Whenever I decide to spend a few hours just making photographs, I will shoot everything. If it’s in my field of vision, I compose to capture the subject at hand and I also think about what I can do with the photo in post-processing.
This photo shows of one of my favorite subjects, seagulls. Most of the early photos that I made in my childhood were of seagulls, probably because I was always at the fishing piers or the beach. I burned a lot of film on seagulls. In the early years, it was Kodak film, and a lot of blurred photos. My favorite format, because I could not afford color film, is black and white. I shot so much Plus-X and Tri-X, sometimes I think in black and white.
Stats on this photo: Nikon D90, Nikon 70-300, 70mm, 1/320 at f8.0, ISO 200. Post processing with; Lightroom, Tonality (trailing), and Photoshop Elements 12.
Three men, three dogs, one visible shotgun. Going hunting?
I recently discovered a box of old-time glass plate photos in my garage. The box labeled, Stanly Dry Plate Company, has ten exposed 4×5″ plates. I scanned some of the plates on my flat-bed scanner and then inverted and massaged them in Photoshop Elements. The photos were grossly underexposed and I was unable to pull any more detail than what is shown in these images. I have no idea of the identity of the people in the photos.
Woman sitting at her prized possession, a piano.
There was a faded piece of paper glued to the back of the box with a description of the photos. While the writing is in English, it is written in cursive script making most of it difficult to read. There appears to be a few references to places called Campbell’s Dam and Campbell’s Pond.
A quick search on the Internet and I found a likely place in Millburn, New Jersey named Campbell’s Pond Dam.
Description of exposed plates from Stanley Plates
According to the Stanley Museum in Kingsfield Maine, twin brothers F.E and F.O. as they were known, had an interesting life. They started out as teachers, manufactured violins, and then purchased a photo studio in 1875 at age 26. They invented and perfected the dry plate process after ten years of research. They developed other projects and became enamored in a steam engine automobile that they encountered. They sold the dry plate company to investors that eventually made the dry plate company the cornerstone of the newly launched Eastman Kodak Company.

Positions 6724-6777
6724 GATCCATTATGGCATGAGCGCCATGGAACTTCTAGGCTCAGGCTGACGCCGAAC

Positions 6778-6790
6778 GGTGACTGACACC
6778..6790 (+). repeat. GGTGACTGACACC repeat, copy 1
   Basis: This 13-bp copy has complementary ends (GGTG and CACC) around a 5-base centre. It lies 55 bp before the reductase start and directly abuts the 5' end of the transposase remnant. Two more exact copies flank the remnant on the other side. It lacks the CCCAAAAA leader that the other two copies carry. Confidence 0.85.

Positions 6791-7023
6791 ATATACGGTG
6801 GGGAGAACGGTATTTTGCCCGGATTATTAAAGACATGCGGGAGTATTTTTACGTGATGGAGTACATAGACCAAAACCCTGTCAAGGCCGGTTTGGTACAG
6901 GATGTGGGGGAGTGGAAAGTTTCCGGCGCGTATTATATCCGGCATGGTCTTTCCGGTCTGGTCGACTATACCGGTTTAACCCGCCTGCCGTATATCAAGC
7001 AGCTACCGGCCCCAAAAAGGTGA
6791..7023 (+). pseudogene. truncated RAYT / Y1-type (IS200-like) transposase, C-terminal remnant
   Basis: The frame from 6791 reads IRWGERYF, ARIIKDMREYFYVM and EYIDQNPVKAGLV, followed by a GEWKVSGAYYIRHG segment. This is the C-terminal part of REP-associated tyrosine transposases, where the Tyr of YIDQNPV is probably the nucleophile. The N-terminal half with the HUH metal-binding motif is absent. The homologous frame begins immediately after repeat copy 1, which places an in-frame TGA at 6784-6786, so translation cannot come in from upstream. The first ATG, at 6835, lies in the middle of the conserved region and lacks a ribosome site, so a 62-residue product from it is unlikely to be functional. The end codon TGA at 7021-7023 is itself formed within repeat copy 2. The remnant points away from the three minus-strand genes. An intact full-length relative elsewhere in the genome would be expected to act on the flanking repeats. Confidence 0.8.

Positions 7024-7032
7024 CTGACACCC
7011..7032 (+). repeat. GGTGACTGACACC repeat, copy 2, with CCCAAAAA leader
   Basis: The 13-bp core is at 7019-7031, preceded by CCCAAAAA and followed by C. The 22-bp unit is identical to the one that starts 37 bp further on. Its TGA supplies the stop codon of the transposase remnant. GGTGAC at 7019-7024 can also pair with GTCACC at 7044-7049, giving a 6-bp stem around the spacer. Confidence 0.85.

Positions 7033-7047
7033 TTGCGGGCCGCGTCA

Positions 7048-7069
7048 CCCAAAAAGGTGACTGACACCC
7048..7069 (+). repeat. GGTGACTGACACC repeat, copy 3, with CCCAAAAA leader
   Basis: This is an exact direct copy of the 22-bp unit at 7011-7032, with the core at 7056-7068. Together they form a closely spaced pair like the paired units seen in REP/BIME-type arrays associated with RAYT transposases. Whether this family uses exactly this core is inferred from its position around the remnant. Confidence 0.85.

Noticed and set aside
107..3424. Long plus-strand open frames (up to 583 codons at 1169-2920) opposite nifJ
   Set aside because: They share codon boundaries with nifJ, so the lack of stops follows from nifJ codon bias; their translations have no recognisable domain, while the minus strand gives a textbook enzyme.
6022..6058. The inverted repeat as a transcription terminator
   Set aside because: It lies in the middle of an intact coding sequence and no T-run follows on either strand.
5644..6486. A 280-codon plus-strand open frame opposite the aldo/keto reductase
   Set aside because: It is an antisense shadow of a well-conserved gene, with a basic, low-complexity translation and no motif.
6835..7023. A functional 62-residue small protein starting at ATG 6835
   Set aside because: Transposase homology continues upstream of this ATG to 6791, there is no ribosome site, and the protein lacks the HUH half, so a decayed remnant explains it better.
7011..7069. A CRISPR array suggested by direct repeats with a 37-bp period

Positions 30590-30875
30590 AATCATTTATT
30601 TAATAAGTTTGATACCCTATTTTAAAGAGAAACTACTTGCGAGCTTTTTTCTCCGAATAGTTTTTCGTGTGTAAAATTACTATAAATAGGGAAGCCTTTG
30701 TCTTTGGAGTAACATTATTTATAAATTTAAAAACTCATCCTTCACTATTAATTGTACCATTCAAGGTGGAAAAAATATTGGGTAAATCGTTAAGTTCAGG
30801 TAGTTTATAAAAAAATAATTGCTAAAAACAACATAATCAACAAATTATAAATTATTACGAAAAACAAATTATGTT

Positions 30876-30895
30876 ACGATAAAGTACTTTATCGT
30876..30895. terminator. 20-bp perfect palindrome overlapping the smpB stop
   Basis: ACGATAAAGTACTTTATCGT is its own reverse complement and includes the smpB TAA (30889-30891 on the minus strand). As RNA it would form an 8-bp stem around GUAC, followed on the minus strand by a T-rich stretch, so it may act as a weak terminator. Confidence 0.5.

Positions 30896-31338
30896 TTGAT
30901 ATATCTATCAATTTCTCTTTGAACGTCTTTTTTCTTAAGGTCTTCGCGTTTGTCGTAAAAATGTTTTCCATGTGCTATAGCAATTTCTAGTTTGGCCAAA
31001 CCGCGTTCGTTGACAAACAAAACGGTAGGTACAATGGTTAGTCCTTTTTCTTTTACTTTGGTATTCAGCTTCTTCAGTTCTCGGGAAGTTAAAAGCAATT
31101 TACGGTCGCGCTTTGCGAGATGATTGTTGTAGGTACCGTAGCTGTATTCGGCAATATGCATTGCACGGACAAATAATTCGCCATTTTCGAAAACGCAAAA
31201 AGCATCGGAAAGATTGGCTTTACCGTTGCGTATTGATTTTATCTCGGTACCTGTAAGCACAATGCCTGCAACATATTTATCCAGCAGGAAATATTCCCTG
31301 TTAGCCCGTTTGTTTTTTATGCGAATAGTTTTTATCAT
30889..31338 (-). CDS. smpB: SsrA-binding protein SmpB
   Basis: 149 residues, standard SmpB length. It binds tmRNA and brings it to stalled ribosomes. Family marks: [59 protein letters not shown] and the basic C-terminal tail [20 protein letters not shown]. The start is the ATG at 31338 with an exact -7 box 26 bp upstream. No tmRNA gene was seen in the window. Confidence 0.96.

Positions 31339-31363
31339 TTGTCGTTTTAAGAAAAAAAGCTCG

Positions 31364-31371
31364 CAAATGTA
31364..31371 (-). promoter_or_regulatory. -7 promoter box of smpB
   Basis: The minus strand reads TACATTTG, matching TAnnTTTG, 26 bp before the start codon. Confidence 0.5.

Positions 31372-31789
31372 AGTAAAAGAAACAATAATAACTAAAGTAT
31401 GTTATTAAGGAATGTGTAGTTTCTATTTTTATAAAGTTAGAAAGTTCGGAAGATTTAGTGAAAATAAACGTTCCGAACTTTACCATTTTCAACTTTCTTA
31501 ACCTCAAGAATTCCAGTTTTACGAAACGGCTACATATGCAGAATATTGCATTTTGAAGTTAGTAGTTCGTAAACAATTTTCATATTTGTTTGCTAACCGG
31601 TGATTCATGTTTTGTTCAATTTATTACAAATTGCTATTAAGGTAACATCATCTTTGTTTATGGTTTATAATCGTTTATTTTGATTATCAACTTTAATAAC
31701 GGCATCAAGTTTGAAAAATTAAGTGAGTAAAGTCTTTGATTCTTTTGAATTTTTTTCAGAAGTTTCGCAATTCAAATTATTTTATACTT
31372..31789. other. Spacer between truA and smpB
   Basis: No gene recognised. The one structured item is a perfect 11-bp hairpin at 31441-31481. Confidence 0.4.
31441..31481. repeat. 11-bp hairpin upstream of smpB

The Stanley brothers went on to fully develop the steam engine and the famous Stanley Steamer Automobile.
Boys on boat from Stanley Dry Plate collection
The Stanley Company Dry Plate Box Cover. Note that this box cover is from before the company was sold to Eastman Kodak.
Steam engine at station
Unknown group of people doing something I can not identify
Western Omelet, rye toast, home fries, and coffee - fairly standard fare for any diner, and a good test of their overall quality.
During the week I am very good about watching what I eat and try to stay healthy. However, on Sundays I get up early, and head out in the truck to find a diner that I haven’t eaten at before. My favorite test of a diners food is always the same; Western Omelet, home fries (crunchy), rye toast – actually toasted and not that sponge they try to pass off, and last but not least, good fresh hot coffee.
This past Sunday I stopped at a diner on Rt. 37 (no names), and could only give it two stars. Overcooked eggs, and spongy toast. I gave them a try.
The parking lot and my view; I suppose the overcrowded lot should have been a clue.
The photos were made with my Nikon D90, no flash, ISO 400 and a lot of stares as to why was I making a photograph of my breakfast. I explained that it was a religious ritual and everyone just backed away.
I post processed with Nik Software’s Snapseed running on my iMac. Fantastic software, I also have it installed on my iPad and both products are easy to work with and very intuitive. I’m also a big fan of their complete collection of plug-ins for Aperture 3.xx, Lightroom, and Photoshop. More on that topic in the future.